The report, which draws on research by the Equal Opportunities Commission, sets out the case for father-friendly workplaces and explains why fathers are the missing link in the gender equality story.
Dad's Army says that workplace culture is still being defined by a generation of "dinosaur dads" - the previous generation of corporate men who were supported by stay-at-home wives. They have woken up to the fact that they now employ mothers, but few have paid attention to the fact that this means they now employ a different kind of father.
"A new and important divide in the workplace is the one between fathers in their 50s and those in, say, their 30s. Most of the former group have wives who stayed at home to raise their kids, at least in the pre-school years. Most of the latter group have wives or partners who work," said the report.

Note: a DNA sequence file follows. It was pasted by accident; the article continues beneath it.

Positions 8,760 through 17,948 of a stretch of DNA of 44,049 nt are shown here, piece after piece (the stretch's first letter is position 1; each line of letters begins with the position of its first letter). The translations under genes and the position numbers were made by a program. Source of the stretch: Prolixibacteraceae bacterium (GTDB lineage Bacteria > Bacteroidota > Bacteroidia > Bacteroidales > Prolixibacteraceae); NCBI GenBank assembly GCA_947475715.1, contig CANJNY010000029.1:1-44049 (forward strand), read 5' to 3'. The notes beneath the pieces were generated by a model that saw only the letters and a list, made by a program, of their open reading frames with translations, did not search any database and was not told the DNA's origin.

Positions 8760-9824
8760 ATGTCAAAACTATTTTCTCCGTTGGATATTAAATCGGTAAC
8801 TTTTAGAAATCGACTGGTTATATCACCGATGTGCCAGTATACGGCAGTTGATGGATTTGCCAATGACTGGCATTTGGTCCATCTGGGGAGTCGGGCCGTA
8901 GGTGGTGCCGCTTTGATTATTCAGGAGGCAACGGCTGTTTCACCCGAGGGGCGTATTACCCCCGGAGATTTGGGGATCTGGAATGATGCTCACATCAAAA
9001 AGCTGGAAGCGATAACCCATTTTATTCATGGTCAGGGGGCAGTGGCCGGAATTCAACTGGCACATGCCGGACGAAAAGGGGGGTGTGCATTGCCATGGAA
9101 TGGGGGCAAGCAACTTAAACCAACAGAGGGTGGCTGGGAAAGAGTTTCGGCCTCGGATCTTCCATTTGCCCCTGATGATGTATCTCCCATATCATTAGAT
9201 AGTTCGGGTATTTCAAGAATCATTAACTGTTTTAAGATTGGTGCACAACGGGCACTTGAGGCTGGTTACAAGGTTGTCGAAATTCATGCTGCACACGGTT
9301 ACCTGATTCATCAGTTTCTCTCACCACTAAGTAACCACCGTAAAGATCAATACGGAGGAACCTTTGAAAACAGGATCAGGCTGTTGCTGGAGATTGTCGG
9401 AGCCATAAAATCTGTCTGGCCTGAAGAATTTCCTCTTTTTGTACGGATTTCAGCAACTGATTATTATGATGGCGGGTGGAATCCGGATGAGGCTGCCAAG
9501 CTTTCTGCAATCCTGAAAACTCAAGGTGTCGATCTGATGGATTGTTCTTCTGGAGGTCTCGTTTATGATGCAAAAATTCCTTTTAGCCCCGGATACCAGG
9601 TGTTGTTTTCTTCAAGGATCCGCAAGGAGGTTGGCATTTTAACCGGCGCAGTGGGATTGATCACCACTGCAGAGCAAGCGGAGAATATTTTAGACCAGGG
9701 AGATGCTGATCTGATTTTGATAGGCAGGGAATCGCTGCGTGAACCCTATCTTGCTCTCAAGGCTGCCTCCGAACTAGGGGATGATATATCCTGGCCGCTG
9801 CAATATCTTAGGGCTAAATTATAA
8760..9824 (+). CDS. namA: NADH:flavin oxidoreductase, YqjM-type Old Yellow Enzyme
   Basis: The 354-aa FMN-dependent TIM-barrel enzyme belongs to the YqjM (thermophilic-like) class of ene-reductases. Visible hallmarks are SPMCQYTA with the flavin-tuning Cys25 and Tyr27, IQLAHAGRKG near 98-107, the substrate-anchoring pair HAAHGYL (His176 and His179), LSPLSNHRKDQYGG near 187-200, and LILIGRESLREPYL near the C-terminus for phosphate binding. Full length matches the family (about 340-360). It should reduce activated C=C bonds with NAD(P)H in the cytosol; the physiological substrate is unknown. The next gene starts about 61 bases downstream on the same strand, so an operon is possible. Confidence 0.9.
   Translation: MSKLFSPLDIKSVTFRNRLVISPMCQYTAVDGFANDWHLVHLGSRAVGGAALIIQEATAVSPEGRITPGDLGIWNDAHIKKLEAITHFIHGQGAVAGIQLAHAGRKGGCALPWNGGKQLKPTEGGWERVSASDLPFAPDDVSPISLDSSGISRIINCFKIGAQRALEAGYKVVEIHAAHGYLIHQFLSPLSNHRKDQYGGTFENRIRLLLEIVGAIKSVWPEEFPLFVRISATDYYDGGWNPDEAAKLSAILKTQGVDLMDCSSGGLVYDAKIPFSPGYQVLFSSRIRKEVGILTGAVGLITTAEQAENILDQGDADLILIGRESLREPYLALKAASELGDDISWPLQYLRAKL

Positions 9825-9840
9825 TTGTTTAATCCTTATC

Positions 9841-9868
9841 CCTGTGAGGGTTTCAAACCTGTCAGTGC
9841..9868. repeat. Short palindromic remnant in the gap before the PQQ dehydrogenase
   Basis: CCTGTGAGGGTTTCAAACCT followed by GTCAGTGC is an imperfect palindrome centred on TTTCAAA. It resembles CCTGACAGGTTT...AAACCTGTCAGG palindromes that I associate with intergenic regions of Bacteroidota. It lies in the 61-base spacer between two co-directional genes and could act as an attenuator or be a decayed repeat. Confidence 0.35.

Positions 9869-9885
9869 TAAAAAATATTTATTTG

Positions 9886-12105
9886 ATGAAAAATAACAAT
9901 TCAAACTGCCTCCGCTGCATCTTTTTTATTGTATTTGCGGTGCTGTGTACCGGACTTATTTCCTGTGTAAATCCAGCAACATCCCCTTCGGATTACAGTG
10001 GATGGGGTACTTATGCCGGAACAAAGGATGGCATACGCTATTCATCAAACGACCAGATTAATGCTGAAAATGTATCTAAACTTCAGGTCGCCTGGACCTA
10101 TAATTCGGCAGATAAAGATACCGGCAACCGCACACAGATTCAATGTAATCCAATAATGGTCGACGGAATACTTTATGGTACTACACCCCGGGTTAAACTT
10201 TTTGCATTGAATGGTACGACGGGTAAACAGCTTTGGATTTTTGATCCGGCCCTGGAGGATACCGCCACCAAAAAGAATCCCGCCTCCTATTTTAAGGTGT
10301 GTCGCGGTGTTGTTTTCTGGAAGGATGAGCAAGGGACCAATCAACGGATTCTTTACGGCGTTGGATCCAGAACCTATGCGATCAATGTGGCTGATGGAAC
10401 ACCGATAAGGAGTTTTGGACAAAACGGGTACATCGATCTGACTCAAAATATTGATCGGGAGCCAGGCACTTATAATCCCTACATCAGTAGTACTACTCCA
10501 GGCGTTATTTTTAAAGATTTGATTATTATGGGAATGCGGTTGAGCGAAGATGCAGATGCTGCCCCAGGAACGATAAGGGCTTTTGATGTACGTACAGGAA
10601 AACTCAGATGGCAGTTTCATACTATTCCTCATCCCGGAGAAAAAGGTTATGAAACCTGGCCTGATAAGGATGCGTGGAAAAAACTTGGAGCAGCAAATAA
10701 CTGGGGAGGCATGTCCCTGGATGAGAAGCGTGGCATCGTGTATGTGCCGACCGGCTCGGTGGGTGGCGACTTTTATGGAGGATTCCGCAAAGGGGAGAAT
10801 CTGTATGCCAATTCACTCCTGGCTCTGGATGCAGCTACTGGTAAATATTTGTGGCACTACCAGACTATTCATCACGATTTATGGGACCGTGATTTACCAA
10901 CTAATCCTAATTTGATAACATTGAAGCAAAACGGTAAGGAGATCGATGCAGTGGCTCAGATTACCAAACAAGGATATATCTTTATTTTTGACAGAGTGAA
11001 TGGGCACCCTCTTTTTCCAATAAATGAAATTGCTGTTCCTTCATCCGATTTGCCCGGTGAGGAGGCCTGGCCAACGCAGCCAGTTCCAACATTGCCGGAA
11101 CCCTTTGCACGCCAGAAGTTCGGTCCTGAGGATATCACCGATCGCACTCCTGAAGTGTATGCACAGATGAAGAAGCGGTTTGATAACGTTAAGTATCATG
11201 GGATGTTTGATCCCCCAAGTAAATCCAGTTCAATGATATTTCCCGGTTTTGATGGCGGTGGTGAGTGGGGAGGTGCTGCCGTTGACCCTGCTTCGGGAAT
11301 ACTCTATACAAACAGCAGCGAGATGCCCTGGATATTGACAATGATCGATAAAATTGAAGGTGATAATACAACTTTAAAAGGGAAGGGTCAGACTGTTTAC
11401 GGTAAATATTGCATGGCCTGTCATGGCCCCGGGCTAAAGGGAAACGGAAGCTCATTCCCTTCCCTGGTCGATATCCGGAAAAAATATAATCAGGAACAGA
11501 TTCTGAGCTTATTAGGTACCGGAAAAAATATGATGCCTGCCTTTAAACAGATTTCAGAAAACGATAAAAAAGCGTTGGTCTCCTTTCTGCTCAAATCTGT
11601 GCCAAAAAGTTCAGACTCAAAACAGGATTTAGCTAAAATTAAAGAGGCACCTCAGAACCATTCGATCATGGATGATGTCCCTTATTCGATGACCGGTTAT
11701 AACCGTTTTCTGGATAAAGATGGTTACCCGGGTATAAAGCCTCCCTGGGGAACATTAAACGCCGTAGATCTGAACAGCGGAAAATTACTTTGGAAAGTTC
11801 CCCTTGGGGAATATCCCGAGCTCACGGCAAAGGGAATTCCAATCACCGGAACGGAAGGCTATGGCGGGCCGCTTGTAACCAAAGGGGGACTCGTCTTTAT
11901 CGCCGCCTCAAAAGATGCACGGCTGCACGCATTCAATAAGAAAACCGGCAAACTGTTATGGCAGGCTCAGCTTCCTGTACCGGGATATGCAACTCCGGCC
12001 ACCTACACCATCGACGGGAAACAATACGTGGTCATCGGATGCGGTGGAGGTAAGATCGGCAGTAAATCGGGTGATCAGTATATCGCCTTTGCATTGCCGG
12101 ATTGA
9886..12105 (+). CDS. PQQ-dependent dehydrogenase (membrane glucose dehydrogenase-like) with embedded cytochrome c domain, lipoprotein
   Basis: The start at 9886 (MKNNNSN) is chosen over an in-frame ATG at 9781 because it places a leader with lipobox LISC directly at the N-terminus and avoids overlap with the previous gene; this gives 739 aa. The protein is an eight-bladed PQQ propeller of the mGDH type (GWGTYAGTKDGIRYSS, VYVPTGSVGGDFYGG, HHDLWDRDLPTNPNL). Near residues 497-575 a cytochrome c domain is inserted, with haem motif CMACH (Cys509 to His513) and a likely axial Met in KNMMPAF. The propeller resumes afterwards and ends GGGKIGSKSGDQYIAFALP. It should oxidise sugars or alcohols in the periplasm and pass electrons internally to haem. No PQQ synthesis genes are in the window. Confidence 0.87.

Today, 59% of mothers with pre-school children who are either married or co-habiting are also holding down a job. This has forced changes on the domestic front, with evidence that more men are taking on some domestic tasks and care of the children. But how these new responsibilities affect working fathers has not yet registered on the corporate radar.
As a result, working fathers are nervous about taking paternity leave, or asking for time off or flexible working to help them manage their childcare responsibilities. They often prefer to parent by stealth, using off-site client meetings to cover up for the time they spend looking after their children, rather than risk appearing uncommitted or less masculine in front of their colleagues.
Most companies point to the paternity leave they offer as evidence of father-friendliness. However, according to the report, only 65% of companies offer paternity leave and it is often not taken up by men due to the fear of discrimination for wanting time off for childcare reasons.